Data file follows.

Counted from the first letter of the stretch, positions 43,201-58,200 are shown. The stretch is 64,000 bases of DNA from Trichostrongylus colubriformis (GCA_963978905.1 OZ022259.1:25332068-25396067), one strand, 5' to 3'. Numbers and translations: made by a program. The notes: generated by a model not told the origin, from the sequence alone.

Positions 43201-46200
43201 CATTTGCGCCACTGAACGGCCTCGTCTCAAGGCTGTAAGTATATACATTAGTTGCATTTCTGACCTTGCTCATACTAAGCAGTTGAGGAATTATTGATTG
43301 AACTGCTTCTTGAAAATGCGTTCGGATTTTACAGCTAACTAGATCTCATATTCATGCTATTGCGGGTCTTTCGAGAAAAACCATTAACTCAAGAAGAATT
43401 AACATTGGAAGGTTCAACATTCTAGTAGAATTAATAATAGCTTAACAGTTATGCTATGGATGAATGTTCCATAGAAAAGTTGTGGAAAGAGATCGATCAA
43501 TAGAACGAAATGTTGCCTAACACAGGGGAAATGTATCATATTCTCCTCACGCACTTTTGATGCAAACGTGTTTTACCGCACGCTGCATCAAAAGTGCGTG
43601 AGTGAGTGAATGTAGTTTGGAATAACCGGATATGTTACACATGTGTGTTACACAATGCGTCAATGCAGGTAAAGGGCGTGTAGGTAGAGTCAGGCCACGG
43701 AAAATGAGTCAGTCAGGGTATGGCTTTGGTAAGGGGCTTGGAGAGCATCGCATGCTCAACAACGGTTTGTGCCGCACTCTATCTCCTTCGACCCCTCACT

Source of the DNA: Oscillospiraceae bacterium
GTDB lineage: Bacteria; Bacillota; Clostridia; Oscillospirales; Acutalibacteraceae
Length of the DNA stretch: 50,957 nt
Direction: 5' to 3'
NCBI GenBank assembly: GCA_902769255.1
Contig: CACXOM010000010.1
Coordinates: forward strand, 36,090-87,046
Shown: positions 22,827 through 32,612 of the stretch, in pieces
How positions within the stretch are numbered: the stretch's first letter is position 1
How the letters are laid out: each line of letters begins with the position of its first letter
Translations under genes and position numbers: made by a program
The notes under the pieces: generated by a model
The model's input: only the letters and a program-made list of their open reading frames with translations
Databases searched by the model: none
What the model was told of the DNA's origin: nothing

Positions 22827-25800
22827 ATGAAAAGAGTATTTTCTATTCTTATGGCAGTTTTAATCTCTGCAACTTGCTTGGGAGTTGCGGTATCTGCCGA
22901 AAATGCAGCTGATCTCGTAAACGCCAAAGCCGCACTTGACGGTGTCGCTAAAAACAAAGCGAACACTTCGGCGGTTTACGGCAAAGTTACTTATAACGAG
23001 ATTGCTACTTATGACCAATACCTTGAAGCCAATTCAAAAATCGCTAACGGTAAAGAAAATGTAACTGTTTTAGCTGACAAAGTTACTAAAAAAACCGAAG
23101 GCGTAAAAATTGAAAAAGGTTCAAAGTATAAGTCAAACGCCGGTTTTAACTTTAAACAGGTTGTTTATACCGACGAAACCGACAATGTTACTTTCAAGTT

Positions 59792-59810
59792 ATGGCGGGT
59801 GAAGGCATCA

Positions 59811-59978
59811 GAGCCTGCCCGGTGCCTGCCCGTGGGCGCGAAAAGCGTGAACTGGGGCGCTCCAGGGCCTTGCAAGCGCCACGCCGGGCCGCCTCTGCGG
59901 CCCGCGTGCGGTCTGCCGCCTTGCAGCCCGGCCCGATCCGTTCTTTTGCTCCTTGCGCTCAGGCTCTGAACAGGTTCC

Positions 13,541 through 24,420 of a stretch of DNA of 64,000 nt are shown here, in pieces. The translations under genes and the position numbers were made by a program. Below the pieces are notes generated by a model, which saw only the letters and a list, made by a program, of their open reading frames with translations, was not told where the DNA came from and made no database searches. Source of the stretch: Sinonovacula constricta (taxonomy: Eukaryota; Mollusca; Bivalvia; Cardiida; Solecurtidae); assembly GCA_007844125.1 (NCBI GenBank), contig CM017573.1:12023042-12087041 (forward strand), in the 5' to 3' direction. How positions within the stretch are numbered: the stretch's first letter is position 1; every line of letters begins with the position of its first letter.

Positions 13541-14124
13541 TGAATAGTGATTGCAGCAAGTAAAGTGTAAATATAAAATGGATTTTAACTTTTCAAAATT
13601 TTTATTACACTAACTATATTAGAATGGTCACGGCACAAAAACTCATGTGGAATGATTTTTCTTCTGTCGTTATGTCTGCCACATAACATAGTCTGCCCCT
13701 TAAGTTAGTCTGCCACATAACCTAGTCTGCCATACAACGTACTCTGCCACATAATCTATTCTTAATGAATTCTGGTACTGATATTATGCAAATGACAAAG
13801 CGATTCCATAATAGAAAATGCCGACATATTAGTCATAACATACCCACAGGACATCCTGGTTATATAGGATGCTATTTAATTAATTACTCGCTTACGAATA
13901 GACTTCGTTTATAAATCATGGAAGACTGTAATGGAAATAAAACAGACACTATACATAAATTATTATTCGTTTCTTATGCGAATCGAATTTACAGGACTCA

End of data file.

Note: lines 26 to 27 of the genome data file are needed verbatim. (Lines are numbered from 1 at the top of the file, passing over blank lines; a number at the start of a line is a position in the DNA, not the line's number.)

22901 AAATGCAGCTGATCTCGTAAACGCCAAAGCCGCACTTGACGGTGTCGCTAAAAACAAAGCGAACACTTCGGCGGTTTACGGCAAAGTTACTTATAACGAG
23001 ATTGCTACTTATGACCAATACCTTGAAGCCAATTCAAAAATCGCTAACGGTAAAGAAAATGTAACTGTTTTAGCTGACAAAGTTACTAAAAAAACCGAAG